Vatican Statement to Summit of Religions
"Open Houses Which Can Teach and Practice Dialogue"
VATICAN CITY, JULY 3, 2006 (Zenit) - Here is the statement of Cardinal Paul Poupard, president of the pontifical councils for Culture and for Interreligious Dialogue, to the World Summit of Representatives of the Great Religions. The summit will be held this Monday through Wednesday in Moscow.
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1. I have the honor and pleasure of uniting my voice to those of all the other members of the delegation of the Catholic Church, to thank his holiness Patriarch Alexy II and the Interreligious Council of Russia for this important initiative of a summit bringing together in this historic town representatives of the great religions of the world.
In this way we can share our common concerns at the beginning of this third millennium and affirm our common commitment to cooperate with renewed vigor in confident intercultural and interreligious dialogue at the service of an integral and solidary humanism.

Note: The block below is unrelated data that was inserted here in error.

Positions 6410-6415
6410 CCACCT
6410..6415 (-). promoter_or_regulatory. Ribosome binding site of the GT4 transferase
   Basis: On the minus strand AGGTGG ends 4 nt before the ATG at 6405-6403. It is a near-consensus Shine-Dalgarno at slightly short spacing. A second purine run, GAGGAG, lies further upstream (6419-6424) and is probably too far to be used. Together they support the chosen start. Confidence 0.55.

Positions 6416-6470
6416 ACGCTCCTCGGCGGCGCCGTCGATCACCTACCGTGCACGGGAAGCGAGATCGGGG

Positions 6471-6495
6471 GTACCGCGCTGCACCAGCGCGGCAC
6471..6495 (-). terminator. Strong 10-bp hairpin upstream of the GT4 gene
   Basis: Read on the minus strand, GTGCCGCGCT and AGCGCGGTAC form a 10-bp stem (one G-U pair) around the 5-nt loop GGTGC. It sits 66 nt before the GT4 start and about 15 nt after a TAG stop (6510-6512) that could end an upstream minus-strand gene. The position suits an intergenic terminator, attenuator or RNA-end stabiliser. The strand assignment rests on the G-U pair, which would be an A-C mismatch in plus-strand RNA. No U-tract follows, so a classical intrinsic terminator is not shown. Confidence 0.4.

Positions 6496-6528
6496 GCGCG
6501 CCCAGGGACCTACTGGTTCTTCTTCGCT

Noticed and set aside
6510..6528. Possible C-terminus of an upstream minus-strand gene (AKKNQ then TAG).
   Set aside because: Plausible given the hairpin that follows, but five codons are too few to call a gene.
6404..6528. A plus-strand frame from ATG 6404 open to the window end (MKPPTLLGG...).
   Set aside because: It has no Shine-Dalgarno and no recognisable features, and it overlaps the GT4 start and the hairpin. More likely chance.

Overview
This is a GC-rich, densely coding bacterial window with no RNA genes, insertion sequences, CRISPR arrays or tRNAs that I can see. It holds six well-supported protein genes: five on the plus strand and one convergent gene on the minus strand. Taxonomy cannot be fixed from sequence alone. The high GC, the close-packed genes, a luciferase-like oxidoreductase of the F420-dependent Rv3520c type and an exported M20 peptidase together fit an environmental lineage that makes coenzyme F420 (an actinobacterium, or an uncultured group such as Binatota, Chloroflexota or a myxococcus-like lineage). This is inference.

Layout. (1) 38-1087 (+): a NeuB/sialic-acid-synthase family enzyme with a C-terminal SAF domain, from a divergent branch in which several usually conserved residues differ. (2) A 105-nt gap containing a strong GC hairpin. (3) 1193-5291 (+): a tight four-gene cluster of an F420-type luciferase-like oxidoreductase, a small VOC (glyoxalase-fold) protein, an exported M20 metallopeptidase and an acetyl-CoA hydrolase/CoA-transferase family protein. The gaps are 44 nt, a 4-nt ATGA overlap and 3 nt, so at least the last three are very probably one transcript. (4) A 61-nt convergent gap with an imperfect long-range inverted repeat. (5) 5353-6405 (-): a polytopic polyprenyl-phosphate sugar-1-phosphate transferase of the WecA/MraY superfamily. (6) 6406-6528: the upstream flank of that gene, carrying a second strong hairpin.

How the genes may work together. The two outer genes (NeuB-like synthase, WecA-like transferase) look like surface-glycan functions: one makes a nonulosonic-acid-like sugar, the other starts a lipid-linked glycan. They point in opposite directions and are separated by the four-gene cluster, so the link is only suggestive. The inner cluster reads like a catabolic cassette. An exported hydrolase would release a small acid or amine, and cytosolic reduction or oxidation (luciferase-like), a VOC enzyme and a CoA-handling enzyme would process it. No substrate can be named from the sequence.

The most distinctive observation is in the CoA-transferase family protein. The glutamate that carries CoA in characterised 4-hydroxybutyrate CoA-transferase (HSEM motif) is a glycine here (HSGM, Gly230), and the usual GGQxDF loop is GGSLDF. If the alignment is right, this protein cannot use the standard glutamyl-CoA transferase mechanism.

Each person is called to find his place in the concert of nations, with the human fullness that sees its fulfillment in the religious dimension. Together, we wish to reaffirm before the statesmen and citizens of the world the irreplaceable role of religions in building societies that are more just where harmony and peace reign. We wish to restate here our common will to reinforce dialogue between religions, and also with civil and political authorities, each aware of their own responsibilities.
2. The growing phenomenon of globalization brings to the men and women of our time challenges that we wish to face with courage. The historical and cultural context, in rapid evolution, brings mutations of diverse orders that cause new behavior. Yet the fundamental objective remains ever the same: Build a city worthy of man.